This paper provides a philosophical analysis of the Price equation and its role in evolutionary theory. Traditional models in population genetics postulate simplifying assumptions in order to make the models mathematically tractable. On the contrary, the Price equation implies a very specific way of theorizing, starting with assumptions that we think are true and then deriving from them the mathematical rules of the system. I argue that the Price equation is a generalization-sketch, whose main purpose is to provide a unifying (...) framework for researchers, helping them to develop specific models. The Price equation plays this role because, like other scientific principles, shows features as abstractness, unification and invariance. By underwriting this special role for the Price equation some recent disputes about it could be diverted. (shrink)
This article analyzes the view of evolutionary theory as a theory of forces. The analogy with Newtonian mechanics has been challenged due to the alleged mismatch between drift and the other evolutionary forces. Since genetic drift has no direction several authors tried to protect its status as a force: denying its lack of directionality, extending the notion of force and looking for a force in physics which also lacks of direction. I analyse these approaches, and although this strategy finally succeeds, (...) this discussion overlooks the crucial point on the debate between causalists and statisticalists: the causal status of evolutionary theory. (shrink)
This paper analyses the structure of evolutionary theory as a quasi-Newtonian theory and the need to establish a Zero-Cause Law. Several authors have postulated that the special character of drift is because it is the default behaviour or Zero-Cause Law of evolutionary systems, where change and not stasis is the normal state of them. For these authors, drift would be a Zero-Cause Law, the default behaviour and therefore a constituent assumption impossible to change without changing the system. I defend that (...) drift's causal and explanatory power prevents it from being considered as a Zero-Cause Law. Instead, I propose that the default behaviour of evolutionary systems is what I call the Principle of Stasis, which posits that an evolutionary system where there is no selection, drift, mutation, migration, etc., and therefore no difference-maker, will not undergo any change (it will remain in stasis). (shrink)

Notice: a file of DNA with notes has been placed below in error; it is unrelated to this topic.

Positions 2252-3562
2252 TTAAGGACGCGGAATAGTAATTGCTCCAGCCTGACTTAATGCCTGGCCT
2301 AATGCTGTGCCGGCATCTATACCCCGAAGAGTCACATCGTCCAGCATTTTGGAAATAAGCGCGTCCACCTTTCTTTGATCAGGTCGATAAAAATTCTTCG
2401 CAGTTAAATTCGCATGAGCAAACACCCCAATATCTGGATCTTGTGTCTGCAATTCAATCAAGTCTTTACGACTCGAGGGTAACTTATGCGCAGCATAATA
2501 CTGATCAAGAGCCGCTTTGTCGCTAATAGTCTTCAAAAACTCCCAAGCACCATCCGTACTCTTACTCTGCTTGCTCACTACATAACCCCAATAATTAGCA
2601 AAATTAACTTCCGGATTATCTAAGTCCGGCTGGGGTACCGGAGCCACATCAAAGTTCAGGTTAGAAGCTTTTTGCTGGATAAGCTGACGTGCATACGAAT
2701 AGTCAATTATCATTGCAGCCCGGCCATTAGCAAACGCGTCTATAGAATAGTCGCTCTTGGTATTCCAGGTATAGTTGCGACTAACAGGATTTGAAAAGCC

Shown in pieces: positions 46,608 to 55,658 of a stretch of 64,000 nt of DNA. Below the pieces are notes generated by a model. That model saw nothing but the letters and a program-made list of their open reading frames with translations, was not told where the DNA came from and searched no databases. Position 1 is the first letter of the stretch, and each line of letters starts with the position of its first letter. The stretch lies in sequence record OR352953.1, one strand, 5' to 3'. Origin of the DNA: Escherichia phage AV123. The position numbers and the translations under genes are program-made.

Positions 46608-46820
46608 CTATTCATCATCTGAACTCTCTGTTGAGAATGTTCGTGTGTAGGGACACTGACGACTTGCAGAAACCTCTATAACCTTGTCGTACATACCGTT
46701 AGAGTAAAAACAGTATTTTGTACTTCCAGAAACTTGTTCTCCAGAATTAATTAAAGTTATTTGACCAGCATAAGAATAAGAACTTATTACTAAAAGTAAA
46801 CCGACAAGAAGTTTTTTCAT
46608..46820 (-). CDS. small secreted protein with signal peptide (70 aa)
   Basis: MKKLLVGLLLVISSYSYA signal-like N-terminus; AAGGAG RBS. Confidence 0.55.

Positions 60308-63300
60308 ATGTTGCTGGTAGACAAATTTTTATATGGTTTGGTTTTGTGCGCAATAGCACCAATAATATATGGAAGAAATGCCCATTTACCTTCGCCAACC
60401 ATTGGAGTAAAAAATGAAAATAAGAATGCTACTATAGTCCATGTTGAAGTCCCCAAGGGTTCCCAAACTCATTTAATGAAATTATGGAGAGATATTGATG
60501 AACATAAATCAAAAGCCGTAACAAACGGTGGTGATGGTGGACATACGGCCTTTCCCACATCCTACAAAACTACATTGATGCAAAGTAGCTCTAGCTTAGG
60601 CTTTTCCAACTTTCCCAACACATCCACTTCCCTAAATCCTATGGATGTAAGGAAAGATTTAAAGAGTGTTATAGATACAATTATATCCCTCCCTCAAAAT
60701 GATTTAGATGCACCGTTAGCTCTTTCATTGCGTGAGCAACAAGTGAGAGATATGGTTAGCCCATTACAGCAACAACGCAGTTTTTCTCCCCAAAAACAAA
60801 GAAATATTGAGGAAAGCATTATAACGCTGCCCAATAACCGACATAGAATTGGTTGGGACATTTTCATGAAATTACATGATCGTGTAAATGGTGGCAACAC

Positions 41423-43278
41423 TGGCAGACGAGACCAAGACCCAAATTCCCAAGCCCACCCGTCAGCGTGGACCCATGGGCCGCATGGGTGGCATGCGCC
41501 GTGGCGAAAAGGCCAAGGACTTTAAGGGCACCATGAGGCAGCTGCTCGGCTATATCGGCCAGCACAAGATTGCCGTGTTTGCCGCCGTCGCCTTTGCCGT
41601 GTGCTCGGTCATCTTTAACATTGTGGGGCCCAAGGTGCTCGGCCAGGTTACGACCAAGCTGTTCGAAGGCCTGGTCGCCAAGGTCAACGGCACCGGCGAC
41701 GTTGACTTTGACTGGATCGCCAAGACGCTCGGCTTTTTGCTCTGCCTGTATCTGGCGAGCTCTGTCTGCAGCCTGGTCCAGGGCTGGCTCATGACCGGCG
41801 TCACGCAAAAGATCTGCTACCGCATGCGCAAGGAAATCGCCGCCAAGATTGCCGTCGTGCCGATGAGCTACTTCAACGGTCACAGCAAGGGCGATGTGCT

In this paper, we address the question whether a mechanistic approach can account for evolutionary causes. The last decade has seen a major attempt to account for natural selection as a mechanism. Nevertheless, we stress the relevance of broadening the debate by including the other evolutionary causes inside the mechanistic approach, in order to be a legitimate conceptual framework on the same footing as other approaches to evolutionary theory. We analyse the current debate on natural selection as a mechanism, and (...) extend it to the rest of the evolutionary causes. We focus on three approaches that we call the stochastic view, the functional view, and the minimalist view. We argue that all of them are unable to account for evolutionary causes as mechanisms. It is concluded that the current mechanistic proposals cannot be accepted as a common framework for evolutionary causes. Finally, we outline some guidelines and requirements that any mechanistic proposal should meet in order to be applied to evolutionary theory. (shrink)
El deseo y oraciones de Juan XXIII pidiendo que el Vaticano II fuera un Pentecostés para la Iglesia, fue ampliamente escuchado por el Señor. El Vaticano II fue una auténtica irrupción del Espíritu sobre la Iglesia, un acontecimiento salvífico, un kairós. Hay un “antes” un “después” del Vaticano II.